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Kidney cancer: Two targets for one therapy

Using chemogenomic screening, researchers in our laboratory are identifying a new target candidate for the treatment of metastatic clear cell renal cell carcinoma (mccRCC). The combination of inhibitors targets two protein kinases that are essential in the mechanisms of cell survival and DNA repair: protein kinases CK2 and ATM.

Published on 9 March 2021
Kidney cancers are well known for their resistance to radio/chemo-therapeutic treatments as well as to targeted therapies against extensive neo-vascularization. This formation of new functional blood vessels (angiogenesis), is often the cause of resistance to treatment as it provides the irrigation and nutrient supply necessary for tumor growth. Many cancers originate from the aberrant activation of intracellular signaling pathways in which protein kinases play essential roles. Therefore, the search for new drugs targeting these enzymes may be a privileged approach within the framework of targeted therapies, aiming at disrupting the activity of some of these dysregulated enzymes.

Researchers in our laboratory intend to identify new candidate targets for the treatment of metastatic clear cell renal cell carcinoma (mccRCC), the eighth most common cancer in the world and representing 4% of all cancers. Based on the principle of synthetic lethality, they evaluated the effects of more than 8,000 protein kinase inhibitor combinations on the viability of a cell line representative of metastatic renal cancer using a chemogenomic screening. The screening performed in the Center for the screening for bio-active molecules in our laboratory, allowed the selection of one of these combinations targeting two protein kinases involved in cell survival and DNA repair mechanisms: protein kinases CK2 and ATM. For several years, IRIG researchers have shown that protein kinase CK2 is involved in multiple biological events such as cell plasticity, response to stress and cell proliferation. In addition, they have unambiguously demonstrated that this enzyme is dysregulated in many cancers (kidney, prostate, breast, choliocarcinoma...) fostering the development of an innovative approach to inhibit CK2 using small chemical molecules. The ATM protein kinase which is activated following DNA double-strand breaks is a key player in the DNA repair machinery.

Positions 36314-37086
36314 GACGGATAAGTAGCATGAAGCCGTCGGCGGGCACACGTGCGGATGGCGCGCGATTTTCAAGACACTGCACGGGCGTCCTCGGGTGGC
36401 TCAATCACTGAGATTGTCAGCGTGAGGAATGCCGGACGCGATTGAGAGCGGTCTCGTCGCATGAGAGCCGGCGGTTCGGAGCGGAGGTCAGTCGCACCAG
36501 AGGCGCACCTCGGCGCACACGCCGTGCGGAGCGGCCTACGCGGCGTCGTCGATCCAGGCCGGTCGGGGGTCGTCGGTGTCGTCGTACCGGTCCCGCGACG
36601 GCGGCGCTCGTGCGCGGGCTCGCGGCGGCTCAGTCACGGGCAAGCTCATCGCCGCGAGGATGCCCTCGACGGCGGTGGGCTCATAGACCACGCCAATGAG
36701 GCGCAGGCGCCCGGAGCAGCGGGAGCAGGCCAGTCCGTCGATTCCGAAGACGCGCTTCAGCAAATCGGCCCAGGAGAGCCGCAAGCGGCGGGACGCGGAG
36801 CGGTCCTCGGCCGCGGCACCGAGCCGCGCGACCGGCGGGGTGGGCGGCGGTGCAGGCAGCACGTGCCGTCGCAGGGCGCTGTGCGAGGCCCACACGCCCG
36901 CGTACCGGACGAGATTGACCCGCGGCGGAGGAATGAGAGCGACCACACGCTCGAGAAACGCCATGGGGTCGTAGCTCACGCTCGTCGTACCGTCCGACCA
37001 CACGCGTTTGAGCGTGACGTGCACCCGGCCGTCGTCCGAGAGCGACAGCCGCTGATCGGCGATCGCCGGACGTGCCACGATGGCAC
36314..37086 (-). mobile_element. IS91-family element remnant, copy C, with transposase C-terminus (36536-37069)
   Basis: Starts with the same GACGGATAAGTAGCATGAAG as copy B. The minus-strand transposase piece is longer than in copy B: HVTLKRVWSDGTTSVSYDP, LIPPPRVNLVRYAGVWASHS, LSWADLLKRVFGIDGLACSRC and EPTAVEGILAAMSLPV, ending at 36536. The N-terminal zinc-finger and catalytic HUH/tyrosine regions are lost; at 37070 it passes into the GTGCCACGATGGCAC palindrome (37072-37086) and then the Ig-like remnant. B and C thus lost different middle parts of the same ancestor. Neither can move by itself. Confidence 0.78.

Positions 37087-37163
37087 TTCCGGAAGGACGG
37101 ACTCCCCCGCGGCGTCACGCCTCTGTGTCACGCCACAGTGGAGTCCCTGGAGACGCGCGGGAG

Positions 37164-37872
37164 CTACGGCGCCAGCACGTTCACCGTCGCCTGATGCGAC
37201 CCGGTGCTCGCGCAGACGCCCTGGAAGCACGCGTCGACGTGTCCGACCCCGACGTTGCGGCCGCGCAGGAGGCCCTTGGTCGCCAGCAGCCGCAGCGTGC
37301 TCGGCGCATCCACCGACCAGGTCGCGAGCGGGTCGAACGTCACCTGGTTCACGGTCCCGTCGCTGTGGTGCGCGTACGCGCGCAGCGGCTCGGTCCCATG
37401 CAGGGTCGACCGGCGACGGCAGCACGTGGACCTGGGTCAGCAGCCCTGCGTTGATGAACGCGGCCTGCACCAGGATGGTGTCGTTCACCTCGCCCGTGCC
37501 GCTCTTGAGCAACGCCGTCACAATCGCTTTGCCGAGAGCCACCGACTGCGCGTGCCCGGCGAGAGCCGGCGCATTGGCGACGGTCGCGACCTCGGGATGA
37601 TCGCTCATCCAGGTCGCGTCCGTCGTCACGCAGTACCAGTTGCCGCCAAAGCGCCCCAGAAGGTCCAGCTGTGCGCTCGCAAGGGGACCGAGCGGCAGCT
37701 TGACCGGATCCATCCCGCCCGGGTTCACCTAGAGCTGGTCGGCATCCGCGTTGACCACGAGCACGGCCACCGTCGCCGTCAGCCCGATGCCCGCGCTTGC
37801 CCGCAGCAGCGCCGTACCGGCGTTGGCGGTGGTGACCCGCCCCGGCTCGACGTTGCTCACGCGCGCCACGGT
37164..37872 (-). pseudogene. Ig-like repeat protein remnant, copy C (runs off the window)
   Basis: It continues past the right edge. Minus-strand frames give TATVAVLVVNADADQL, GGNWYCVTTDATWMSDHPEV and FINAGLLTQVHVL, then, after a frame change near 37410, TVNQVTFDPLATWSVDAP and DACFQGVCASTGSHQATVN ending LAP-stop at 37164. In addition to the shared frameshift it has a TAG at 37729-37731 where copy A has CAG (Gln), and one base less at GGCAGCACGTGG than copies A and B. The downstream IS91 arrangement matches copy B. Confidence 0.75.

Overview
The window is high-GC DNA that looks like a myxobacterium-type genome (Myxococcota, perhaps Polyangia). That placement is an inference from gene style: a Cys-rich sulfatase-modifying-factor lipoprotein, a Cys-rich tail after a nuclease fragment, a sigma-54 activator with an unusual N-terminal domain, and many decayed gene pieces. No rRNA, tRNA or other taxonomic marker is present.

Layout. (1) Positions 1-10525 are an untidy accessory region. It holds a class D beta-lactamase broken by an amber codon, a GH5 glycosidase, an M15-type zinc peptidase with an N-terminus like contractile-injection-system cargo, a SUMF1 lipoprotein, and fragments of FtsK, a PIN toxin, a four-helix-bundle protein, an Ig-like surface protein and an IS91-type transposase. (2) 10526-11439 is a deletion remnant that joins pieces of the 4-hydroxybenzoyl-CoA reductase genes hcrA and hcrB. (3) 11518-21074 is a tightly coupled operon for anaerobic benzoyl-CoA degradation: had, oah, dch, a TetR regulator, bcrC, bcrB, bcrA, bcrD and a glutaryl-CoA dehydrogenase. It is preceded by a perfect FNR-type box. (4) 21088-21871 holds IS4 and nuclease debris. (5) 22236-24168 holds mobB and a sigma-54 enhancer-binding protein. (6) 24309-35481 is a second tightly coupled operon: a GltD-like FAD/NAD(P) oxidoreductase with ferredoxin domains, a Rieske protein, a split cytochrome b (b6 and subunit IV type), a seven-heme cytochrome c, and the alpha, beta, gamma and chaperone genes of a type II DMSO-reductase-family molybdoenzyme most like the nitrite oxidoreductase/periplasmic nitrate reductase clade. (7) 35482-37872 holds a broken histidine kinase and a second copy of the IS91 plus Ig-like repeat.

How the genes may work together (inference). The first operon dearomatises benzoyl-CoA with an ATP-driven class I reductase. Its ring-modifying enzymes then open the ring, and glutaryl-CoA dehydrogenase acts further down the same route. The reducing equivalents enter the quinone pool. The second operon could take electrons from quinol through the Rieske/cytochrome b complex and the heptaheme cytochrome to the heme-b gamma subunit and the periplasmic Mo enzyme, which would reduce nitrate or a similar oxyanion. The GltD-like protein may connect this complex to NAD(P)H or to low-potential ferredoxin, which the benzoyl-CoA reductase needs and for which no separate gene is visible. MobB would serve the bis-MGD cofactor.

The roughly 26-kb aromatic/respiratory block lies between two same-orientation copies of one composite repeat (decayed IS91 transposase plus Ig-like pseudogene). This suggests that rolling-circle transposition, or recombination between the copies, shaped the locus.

In their study, the researchers found that simultaneous inhibition of the CK2 and ATM kinases by small chemical molecules in renal tumor cells and in patient tumor samples induces synthetic lethality. Importantly, this dual inhibition spares normal cells. Mechanistic studies carried out on renal carcinoma cells cultured as spheroids (3D culture) revealed that this double inhibition causes an excessive production of intracellular free radicals leading to massive cell death by apoptosis.
These results highlight the interest of a therapy combining the simultaneous inhibition of protein kinases CK2 and ATM to treat resistant/aggressive forms of kidney cancer.

A. Chemogenomic screening: 80 small chemical molecules targeting protein kinases, tested on 36 786-O renal cancer cell lines, each expressing a shRNA to decrease the expression of a particular gene identified an inhibitor-shRNA couple (KU-60019-shCK2α) that is particularly effective in affecting cell viability. This couple targets the ATM and CK2 protein kinases, respectively. Then, shRNA directed against CK2α was replaced by a chemical molecule, CX-4945, which specifically inhibits this enzyme.
B. Analysis of the mechanism of action of the combination (KU-60019 and CX-4945) using spheroids (3-dimensional cell culture) shows that these inhibitory molecules induce, via HIF-2α and NOX4 proteins, an overproduction of reactive oxygen species (ROS) leading to massive cell death.
C. Tested on human kidney tumor samples (COMBOREIN preclinical study), this combination of inhibitors shows its effectiveness in inducing cancer cell death.
Synthetic lethality: cell death resulting from the deficiency of two or more genes/proteins.
Chemogenomic screening aims to identify among chemical molecules and/or interfering RNAs that target proteins whose inactivation induces an interesting cell phenotype.

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